OCEARCH helps researchers get hard data on sharks
Two South Carolina researchers have discovered a species of prehistoric shark, along with dozens of other fossils from prehistoric sea creatures.
David Cicimurri, curator of the South Carolina State Museum’s natural history collection, worked with James Knight, of the University of South Carolina Aiken Department of Biology and Geology. The two scoured a part of Aiken County that used to be underwater. They found and collected a treasure trove of fossil teeth and bones from sharks and rays.
Among the findings was a new species of daggernose shark, which Cicimurri and Knight named Isogomphodon aikenensis, in honor of the place where it was discovered.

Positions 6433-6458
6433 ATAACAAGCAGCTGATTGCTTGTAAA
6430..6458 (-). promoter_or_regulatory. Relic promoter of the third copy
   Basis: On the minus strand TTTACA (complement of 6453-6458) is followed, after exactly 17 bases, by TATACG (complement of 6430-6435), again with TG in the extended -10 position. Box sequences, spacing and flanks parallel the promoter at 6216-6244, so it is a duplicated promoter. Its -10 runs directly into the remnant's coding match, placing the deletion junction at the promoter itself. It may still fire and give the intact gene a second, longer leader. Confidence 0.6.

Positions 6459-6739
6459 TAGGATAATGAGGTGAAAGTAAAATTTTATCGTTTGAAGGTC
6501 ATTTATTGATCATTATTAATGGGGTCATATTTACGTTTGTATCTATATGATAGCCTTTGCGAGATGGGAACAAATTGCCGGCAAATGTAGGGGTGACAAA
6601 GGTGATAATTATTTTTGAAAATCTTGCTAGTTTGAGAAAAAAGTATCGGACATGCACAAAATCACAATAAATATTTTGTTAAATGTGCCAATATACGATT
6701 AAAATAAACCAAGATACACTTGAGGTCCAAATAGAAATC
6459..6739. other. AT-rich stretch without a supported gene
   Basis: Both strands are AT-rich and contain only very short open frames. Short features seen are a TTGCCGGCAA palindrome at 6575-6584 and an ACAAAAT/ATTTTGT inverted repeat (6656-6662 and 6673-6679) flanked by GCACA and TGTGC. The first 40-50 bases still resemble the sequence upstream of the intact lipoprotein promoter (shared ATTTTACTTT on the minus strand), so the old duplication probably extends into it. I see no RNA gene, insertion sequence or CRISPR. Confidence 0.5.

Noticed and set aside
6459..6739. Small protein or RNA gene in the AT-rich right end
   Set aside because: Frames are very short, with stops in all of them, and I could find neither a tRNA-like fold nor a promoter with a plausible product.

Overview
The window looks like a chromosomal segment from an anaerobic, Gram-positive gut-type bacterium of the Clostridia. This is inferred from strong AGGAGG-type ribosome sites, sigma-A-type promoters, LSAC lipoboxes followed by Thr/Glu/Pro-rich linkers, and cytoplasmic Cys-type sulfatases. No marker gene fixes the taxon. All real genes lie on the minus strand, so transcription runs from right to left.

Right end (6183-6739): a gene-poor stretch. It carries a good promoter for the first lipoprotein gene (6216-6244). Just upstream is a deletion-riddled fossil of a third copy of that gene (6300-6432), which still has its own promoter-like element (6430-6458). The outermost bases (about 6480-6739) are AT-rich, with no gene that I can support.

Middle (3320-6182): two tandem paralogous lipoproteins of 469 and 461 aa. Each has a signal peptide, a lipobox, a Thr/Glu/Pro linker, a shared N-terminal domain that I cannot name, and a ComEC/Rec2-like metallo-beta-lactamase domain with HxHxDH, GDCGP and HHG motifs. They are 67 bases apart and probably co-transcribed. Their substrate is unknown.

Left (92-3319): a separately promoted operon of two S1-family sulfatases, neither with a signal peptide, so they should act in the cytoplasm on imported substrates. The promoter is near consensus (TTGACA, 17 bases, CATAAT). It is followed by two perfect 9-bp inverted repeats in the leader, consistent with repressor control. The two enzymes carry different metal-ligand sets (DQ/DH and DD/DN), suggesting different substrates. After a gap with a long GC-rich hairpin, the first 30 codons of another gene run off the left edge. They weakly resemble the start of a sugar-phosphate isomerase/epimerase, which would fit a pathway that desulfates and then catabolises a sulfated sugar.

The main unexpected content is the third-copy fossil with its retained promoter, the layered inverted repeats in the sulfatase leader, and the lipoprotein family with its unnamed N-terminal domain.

The two published their findings in a June edition of the University of California Museum of Paleontology’s publication, PaleoBios.
Cicimurri and Knight’s discovery stands alone in the world of paleontology, but they said there could be more aikenensis sharks out there.
“It’s possible that people will come across them if they look in other areas of South Carolina or other places in the Southeast,” Cicimurri said, according to the Aiken Standard. “From what I’ve seen of sharks and rays in that time period, they were pretty widely distributed, at least in the Southeast. So a lot of things we find here you can also find down in Georgia or over in Alabama and Mississippi. I wouldn’t be surprised if they popped up somewhere else.”